Developed by Richard Thaler and Cass Sunstein, Nudge Theory was made popular in the self-named book that capitalized on their works Nobel prize in economics. The theory focuses on how our brains have built-in cognitive biases that prevent us from making the right decisions. For example, numerous people continue to drink soft drinks knowing full well that it is bad for them.
Humans display systematic deviations from 100% rational decision making and these deviations prevent a person from making decisions in their best interest. Because of these hardwired biases, it is difficult to make rational decisions. Looking deeper at the why of human behavior it becomes clear that environments influence your choices. Thaler’s Nudging Theory is based on influencing peoples’ environments to make the decisions that they would want to make.
While there is a multitude of variations of Nudge Theory in policymaking and social science, the philosophy aligns closely with change management as well. Offered in a step by step approach that resembles Kotter’s change model, the Nudge Change Model begins with clearly defining the change. Secondly, to consider the change from the employees’ point of view and then using evidence to show the employees the best option. Next is to present the change as a choice and to listen to feedback. Lastly, the role of the change agent is to limit obstacles and to keep the momentum going by delivering short-term wins.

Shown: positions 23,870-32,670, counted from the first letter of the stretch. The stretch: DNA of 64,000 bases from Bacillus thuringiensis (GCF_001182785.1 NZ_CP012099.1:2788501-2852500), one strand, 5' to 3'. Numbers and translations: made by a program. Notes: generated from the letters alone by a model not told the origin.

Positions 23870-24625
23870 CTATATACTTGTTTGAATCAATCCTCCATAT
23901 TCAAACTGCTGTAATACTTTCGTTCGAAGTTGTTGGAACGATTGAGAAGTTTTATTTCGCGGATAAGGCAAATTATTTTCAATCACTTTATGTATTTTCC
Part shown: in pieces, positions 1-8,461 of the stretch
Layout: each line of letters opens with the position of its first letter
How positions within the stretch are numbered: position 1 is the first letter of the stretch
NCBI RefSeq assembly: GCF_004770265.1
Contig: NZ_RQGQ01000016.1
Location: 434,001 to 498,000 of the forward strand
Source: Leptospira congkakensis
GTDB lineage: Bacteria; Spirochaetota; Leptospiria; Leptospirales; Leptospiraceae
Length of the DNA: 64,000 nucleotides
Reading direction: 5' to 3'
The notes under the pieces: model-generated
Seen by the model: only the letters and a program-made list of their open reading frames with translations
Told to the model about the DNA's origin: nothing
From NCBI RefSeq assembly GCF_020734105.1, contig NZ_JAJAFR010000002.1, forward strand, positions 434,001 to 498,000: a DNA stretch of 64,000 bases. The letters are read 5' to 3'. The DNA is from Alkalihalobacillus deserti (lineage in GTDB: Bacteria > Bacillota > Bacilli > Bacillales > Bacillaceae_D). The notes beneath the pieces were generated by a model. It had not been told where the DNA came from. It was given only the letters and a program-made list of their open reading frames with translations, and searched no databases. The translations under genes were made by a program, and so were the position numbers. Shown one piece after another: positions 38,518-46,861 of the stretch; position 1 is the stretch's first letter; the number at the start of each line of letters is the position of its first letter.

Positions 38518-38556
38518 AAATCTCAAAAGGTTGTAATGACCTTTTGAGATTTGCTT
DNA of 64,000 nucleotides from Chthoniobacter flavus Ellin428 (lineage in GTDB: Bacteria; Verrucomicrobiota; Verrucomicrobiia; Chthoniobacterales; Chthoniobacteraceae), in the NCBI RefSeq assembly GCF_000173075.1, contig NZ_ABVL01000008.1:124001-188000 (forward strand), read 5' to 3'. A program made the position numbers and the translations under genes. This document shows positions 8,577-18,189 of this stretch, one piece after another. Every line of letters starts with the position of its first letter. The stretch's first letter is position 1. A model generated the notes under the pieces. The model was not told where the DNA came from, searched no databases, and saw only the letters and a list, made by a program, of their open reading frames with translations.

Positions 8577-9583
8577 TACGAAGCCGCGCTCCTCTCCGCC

Nudge Theory has numerous positives as its intent is to put people in positive environments and people-centric cultures. Hence, it has empirically demonstrated effectiveness at behavioral changes and incorporates autonomy and individual decisions. Conversely, it can also come across as manipulation to the team, especially if used inappropriately. In addition, it brings to light the question of if the change is ideal for the individual or for the organization.
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